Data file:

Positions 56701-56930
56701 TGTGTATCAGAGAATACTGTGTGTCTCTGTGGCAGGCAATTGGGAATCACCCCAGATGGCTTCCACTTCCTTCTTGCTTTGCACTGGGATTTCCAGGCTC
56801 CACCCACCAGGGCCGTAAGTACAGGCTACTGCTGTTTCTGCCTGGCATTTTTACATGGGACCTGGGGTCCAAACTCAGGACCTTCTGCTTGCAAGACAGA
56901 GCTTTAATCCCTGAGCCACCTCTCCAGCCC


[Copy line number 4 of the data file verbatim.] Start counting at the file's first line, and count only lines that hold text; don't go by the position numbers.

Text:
56901 GCTTTAATCCCTGAGCCACCTCTCCAGCCC